If you’re a wine aficionado then you probably want to store your precious bottles within suitable conditions to preserve their flavor and other quality characteristics. That’s what for wine coolers (also referred to as wine refrigerators/wine cellars) are designed for. They are best suited for short term storage, for up to 12 months.
You don’t have to cram in your bottles in the kitchen fridge next to all the food stuff, or worry about getting wine cooked in the pantry during summer months.
Wine coolers are available in various sizes (from compact, 4-bottle units up to 100+ bottle models) and style regarding:
- placement (freestanding or built-in),
- cooling technology (compressor, thermoelectric or other), and
- number of temperature zones (single, dual or multiple).
Wine lovers can choose from a wide range of equipment designed for proper storage and cooling of wine at home. Stores (both online and off-line) offer wine fridges and coolers in different sizes, colors and price range.
Wine Coolers for Home Use According to Style & Size:
Freestanding or Built-In?
Built-in wine fridges are fitted and fixed under the kitchen counter, flush with the cabinetry, similarly to built-in stoves and other kitchen appliances. They vent in the front (disperse the warm air from inside the cabinet) allowing minimal clearance (manufacturers usually recommend at least 1/2″ at all sides).
Counter-top or freestanding wine coolers can be placed on the kitchen counter, or if they are larger units then on the floor in the livng room, wine bar or entertainment room. Countertop size models are usually designed to hold and cool from 4 to 20 bottles. These compact wine storage appliances are almost exclusively thermoelectric units.
Larger models (40-50-bottle fridges, or wine cabinets with 100 or more bottle count) use traditional compressor refrigeration and either vent at the back, in which case they can be used only as freestanding with a couple of inches (4-5″) clearance around the sides and at the top, or ventilate in the front but are too large for built-in installation but look great as standalone.
For wine lovers who have little space in their homes, manufacturers developed space-economic wine bottle coolers:
There’re slim, 15 inch or narrower units that occupy very little space (small kitchen trash bin) but can hold up to 25-35 wine bottles.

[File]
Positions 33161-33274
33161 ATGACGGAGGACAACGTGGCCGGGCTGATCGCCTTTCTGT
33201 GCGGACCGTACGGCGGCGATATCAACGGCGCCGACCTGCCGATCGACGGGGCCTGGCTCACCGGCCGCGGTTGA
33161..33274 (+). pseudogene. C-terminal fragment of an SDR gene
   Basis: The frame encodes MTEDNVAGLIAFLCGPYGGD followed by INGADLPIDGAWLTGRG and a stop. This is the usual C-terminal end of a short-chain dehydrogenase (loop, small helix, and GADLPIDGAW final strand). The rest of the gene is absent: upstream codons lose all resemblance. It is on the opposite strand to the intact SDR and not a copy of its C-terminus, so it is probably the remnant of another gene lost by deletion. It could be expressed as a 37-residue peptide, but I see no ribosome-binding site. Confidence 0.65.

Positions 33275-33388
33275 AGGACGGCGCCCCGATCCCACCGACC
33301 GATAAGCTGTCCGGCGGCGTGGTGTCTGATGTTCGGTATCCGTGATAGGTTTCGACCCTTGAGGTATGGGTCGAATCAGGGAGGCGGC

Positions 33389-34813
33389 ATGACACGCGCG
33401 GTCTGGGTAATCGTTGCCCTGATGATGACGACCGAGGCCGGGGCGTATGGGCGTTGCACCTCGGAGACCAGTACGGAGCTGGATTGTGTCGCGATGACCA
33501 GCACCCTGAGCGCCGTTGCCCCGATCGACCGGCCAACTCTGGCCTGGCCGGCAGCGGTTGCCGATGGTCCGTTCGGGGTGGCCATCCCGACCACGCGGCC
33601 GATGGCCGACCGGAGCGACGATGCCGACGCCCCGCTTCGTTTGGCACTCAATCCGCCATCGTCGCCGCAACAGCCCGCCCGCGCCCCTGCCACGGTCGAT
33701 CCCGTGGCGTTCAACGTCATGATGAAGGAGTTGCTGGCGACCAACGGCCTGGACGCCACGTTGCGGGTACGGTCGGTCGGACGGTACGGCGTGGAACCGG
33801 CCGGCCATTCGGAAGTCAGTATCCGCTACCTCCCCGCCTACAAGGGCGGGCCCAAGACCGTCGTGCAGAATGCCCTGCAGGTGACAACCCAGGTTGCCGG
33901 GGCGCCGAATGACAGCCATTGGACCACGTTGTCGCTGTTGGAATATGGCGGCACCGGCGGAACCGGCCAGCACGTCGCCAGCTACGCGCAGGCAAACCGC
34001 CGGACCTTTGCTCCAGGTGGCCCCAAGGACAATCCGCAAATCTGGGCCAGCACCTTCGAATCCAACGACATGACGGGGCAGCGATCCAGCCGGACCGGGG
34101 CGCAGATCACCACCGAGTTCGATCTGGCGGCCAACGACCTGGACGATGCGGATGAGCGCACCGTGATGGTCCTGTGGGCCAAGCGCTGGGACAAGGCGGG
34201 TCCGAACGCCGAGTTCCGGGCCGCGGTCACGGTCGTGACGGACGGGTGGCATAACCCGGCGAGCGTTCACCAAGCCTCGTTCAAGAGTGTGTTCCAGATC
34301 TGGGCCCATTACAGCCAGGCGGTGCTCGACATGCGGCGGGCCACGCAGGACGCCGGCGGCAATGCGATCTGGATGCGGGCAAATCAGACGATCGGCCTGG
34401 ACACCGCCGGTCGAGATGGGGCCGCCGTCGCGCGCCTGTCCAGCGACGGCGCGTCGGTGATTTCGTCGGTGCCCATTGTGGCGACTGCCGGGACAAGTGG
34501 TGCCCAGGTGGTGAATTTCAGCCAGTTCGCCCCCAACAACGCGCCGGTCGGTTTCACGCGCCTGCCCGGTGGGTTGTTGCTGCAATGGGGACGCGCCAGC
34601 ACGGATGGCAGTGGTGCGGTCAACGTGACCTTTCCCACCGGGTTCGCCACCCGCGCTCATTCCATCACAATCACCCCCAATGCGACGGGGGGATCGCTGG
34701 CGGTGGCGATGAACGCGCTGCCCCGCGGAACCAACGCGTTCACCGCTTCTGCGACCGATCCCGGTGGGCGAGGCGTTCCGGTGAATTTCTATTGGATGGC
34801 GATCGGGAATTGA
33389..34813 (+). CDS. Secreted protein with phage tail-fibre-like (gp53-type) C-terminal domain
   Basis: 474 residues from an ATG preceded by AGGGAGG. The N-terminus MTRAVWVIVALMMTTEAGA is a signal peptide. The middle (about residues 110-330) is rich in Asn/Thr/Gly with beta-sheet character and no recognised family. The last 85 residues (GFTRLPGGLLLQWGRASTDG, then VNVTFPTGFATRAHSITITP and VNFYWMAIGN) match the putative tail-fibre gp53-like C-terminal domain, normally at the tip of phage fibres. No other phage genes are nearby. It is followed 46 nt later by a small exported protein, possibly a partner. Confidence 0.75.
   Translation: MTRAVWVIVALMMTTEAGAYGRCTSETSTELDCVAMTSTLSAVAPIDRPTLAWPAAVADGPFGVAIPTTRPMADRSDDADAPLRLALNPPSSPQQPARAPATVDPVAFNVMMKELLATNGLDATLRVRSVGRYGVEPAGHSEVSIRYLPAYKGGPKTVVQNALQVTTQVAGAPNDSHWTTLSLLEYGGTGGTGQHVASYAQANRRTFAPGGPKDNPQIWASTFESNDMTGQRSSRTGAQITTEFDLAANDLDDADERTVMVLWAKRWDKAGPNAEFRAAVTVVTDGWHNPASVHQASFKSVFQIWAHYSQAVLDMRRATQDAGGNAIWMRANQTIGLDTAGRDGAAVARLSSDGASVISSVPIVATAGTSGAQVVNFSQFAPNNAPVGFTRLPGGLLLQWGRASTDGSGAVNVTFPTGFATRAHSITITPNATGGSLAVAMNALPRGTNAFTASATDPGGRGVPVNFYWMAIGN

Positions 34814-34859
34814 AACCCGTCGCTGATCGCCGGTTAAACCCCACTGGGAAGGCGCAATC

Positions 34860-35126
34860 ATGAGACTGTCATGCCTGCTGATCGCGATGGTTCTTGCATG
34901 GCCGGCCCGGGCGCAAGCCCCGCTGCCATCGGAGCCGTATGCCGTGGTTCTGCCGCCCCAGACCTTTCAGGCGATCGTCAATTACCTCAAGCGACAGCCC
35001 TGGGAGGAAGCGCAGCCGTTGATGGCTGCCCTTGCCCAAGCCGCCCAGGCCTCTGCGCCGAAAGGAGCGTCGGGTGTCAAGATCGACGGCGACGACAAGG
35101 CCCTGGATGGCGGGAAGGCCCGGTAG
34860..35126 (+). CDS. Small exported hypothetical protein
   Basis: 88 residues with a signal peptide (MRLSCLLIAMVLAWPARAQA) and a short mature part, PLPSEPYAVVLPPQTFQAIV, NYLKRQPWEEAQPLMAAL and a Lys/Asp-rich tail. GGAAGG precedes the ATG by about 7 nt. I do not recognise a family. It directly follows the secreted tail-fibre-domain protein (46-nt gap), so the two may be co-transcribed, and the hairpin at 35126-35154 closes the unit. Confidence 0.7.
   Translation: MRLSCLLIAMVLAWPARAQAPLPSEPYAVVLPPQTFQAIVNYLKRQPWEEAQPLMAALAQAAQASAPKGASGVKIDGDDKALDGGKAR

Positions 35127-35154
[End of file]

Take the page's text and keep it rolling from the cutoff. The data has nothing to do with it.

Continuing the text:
Tower wine coolers, like the Thermador Wine Preservation Columns, are narrow, elegant, shelved cabinets that can be placed conveniently in your kitchen or dining room without taking up too much space.
Stainless steel wine bottle coolers look elegant and match with other shiny, stainless home appliances, complementing the home decor.
If you’re looking for something traditional and stylish then consider buying an oak wine barrel cooler.
Single bottle wine coolers hold and chill one bottle of wine. They’re more suitable for serving rather than storing wine. With a dual-bottle wine cooler you can chill or warm 2 bottles of wine at the same time.
For storing the wine supply in a restaurant or wine bar, commercial wine coolers are recommended.
If you want to cool canned beverages take a look at the GE Monogram Beverage Center.
If you want to enjoy fine, chilled wine on picnics then a portable picnic wine cooler bag or carrier might be a good investment.
Wine Cellars for Long Term Storage
If you have a large selection of bottled wines then you’ll need a capacious cellar, perhaps a wine cabinet or wine room. Wine cooler refrigerators are suitable for storing and cooling bottles of wine for maximum 1 year. For aging wine and for long term storage you need a climate-controlled wine storage cabinet or wine credenza, like Le Cache or Vinotheque. These furniture-style wine storage units are equipped with advanced cooling equipment ensuring proper temperature and humidity levels.
If you plan to build your own cellar then you need to install a cellar cooling system to provide suitable temperature and humidity for your wines.
Based on Technical Specifics You’ll Find:
- Electric wine coolers operate similarly to ordinary fridges, using compressor cooling system, but they ensure more stable temperature level and and the ability to set cooling temperatures that are best for your wines. Some of the high-end units (Sub-Zero, EuroCave) maintain proper humidity (50-70% relative humidity is recommended) inside the cabinet.
- Themoelectric wine refrigerators use innovative technology based on the Peltier principle. Low noise, no vibration and energy efficency are the major pros of such wine storage appliances. Due to the limitations of this technology, thermoelectric cooling is applied only in small wine coolers (from 1 bottle up to cc. 30 bottle storage capacity).
- Some manufactures (e.g. Vinotemp) apply hybrid cooling technology – a combination of traditional compressor-based refrigeration and thermoelectric cooling. This ensures higher efficiency, silent operation and low electricity consumption. An eco-friendly (R134a) coolant is used to reduce the harmful impacts on the natural environment.
- Absorption Cooling – Electrolux uses this type of refrigeration method in its wine cellars. Since absorption cooling is a physicochemical proceess, it doesn’t require compressor or motor, ensuring silent, vibration-free operation.
- Dual temperature zone wine coolers have two separate compartments with individual temperature controls for storing red and white wines separately, at different temperatures within one cabinet.
- Multiple Temperature Zone Wine Storage Units – they contain 3 or more independently controlled storage zones. Some Liebhherr wine refrigerators have 6 temperature zones.
TIP: See also our Wine Cooler Buying Guide & Tips to find out what factors and features to look for when shopping for a wine cooler.